Bonnie Boswell Reports – Viet Thanh Nguyen

In this interview with Bonnie Boswell for PBS SoCal, Viet Thanh Nguyen describes The Sympathizer and the art of story telling.

Here are the transcriptions of the interview:

Part 1: 

Bonnie Boswell: Hello, I’m Bonnie Boswell. According to the latest census, there are nearly 20,000 Vietnamese-Americans living in Los Angeles. Many of the first came after the end of the war in 1975. Others followed, bringing with them stories, stories of conflict, courage, and insight.

The 2016 Pulitzer Prize winner for fiction, The Sympathizer, is a historical spy novel. Its author is Viet Thanh Nguyen, a professor at the University of Southern California.

Give us a synopsis of the book.

Viet Nguyen: The Sympathizer is a novel about a communist spy in the south Vietnamese army, and when Saigon falls, or is liberated, depending on your point of view, his job is to flee with that army to the United States where he’s gonna spy on their efforts to take their country back.

He’s a spy who actually sympathizes greatly with his enemies as well as his friends, so that’s the drama of the entire book. How does he survive being a Vietnamese in America, a communist who actually love capitalism at the same time.

Bonnie Boswell: Why did you have to write this book?

Viet Nguyen: I wrote this book because no one else had written it. I came as a refugee from the Vietnam War to the United States when I was four years old, and grew up here in the U.S. as someone who is both Vietnamese and American.

When we first came to the United States I went first to Pennsylvania, to Harrisburg, where there was a refugee camp. And in order to leave that camp you had to have a sponsor, so one sponsor took my parents, one sponsor took my 10-year-old brother, one sponsor took my four-year-old self, and that was the beginning of memory and the beginning of being an American for me.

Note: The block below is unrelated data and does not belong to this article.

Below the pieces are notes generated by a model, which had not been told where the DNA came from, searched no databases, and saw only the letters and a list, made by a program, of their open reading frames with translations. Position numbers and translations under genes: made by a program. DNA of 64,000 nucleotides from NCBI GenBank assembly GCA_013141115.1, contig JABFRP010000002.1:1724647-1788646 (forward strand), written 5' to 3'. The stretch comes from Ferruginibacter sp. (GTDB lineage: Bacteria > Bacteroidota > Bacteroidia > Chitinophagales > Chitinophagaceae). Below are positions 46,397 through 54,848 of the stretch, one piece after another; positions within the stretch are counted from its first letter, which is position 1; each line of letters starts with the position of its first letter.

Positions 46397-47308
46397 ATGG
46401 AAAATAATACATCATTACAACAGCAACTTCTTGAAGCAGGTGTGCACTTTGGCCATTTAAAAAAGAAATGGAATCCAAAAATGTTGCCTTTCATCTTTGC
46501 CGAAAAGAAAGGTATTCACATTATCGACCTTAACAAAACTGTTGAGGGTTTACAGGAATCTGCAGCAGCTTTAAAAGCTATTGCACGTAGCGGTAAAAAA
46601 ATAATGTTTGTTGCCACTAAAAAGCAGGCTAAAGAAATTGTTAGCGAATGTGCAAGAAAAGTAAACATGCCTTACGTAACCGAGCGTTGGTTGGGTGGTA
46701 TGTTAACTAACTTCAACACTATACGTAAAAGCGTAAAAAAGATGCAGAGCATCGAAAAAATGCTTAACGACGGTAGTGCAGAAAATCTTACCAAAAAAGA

When I was about 10 or 11 I saw Apocalypse Now for the first time, and I was an American boy and I was rooting for the Americans, and on the other hand I was Vietnamese and watching Vietnamese people get killed. That memory of being split in two was one of the inspirations for wanting to write The Sympathizer.

Bonnie Boswell: On the next edition of Bonnie Boswell Reports we’ll talk to Professor Nguyen about the irony of being both a part of a culture and outside it.

For PBS SoCal, I’m Bonnie Boswell.

Part 2:

Bonnie Boswell: Bonnie Boswell Reports continues our interview with University of Southern California Professor Viet Thanh Nguyen. Dr. Nguyen is the author of the 2016 Pulitzer Prize for Fiction, The Sympathizer. This political thriller is about a communist spy embedded in the South Vietnamese Army. But he sympathizes with his enemies and is a communist who loves capitalism. Dr. Nguyen knows something about irony. As a 10-year-old Vietnamese American boy watching the movie, Apocalypse Now, he identified with people on both sides of the battle.

Viet Nguyen: That memory of being split in two stayed with me for a very long time and was one of the inspirations for wanting to write The Sympathizer.

Bonnie Boswell: Let’s talk about this idea of two-ness.

Viet Nguyen: Because I’m very intimately familiar with American culture and assumptions, but as someone who has a little bit of a foothold outside of America, just by being born outside, I also have a lot of skepticism. Immigrants and refugees can always take that state of being ambivalent and they can turn that into moments of insight into both cultures.

Bonnie Boswell: Let’s talk about the idea of doing nothing, as a concept.

Viet Nguyen: I just wanted to bring out how so much of our political debates are about responsibility and action and commitment and doing something. And what I think for most of us, when we’re faced with a difficult situation, like World War II or the Holocaust or the Vietnam War, we don’t do anything. And then just the greatest kind of inaction that most of us find difficult to own up to, to confront.

Bonnie Boswell: Tell me what you think about when you see the refugee and the immigrant situation in America and the world now.

Viet Nguyen: We’ve seen this moment before in American history where refugees and immigrants have been the unwanted, but I take inspiration from the fact that however difficult our moment is today, it’s not as difficult as it has been in the past.

Bonnie Boswell: Dr. Nguyen says, “Knowledge of the past should encourage us to move forward.”

For PBS SoCal, I’m Bonnie Boswell.


Category: Interviews


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